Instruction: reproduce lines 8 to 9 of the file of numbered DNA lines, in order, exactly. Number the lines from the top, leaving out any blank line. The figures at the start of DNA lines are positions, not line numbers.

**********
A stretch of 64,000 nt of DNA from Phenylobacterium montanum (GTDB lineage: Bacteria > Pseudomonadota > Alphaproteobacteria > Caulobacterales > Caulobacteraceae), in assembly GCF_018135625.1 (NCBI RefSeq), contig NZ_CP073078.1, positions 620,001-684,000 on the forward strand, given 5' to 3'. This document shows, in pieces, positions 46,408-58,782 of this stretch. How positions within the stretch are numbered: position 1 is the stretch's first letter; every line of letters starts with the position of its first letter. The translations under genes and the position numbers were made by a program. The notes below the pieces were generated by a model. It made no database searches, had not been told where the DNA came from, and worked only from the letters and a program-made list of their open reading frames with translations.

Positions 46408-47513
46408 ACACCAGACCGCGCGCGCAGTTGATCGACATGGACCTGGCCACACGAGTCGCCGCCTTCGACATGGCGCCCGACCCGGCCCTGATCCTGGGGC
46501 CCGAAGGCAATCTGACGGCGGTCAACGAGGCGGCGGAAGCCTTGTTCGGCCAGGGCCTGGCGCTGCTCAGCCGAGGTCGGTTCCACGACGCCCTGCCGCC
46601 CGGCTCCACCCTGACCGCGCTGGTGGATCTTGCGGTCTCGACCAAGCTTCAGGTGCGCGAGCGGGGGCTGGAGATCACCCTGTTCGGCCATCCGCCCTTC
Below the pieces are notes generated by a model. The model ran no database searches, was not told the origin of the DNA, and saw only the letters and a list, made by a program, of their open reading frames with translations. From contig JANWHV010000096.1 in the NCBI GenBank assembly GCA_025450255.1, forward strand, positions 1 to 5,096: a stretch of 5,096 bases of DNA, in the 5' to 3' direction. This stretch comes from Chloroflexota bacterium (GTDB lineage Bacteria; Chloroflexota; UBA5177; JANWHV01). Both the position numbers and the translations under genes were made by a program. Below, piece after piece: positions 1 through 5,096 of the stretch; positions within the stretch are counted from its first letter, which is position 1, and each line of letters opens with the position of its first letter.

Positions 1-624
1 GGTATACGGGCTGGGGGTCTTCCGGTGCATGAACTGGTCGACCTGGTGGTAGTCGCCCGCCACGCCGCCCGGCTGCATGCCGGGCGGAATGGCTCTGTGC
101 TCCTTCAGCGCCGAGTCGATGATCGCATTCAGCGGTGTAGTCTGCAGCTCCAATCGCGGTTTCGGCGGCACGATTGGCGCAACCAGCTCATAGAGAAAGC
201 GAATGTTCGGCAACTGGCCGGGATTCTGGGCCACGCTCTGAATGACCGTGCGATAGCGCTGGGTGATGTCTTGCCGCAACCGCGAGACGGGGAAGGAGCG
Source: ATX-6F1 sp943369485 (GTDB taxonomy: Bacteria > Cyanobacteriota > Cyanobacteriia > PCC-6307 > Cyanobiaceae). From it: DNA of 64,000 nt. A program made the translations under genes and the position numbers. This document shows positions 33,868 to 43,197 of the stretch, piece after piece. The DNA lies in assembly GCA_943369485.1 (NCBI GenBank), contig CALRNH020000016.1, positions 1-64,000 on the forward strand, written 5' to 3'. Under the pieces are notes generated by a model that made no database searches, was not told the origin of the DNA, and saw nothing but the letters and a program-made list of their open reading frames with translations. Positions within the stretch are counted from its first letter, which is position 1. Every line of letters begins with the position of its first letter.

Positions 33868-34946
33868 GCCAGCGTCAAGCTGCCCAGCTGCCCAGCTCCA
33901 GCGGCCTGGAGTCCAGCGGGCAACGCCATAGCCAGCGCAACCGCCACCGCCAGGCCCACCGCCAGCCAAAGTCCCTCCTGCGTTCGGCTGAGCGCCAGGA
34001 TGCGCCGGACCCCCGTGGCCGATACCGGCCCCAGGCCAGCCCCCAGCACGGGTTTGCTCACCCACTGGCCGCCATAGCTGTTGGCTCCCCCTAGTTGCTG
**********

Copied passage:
1 GGTATACGGGCTGGGGGTCTTCCGGTGCATGAACTGGTCGACCTGGTGGTAGTCGCCCGCCACGCCGCCCGGCTGCATGCCGGGCGGAATGGCTCTGTGC
101 TCCTTCAGCGCCGAGTCGATGATCGCATTCAGCGGTGTAGTCTGCAGCTCCAATCGCGGTTTCGGCGGCACGATTGGCGCAACCAGCTCATAGAGAAAGC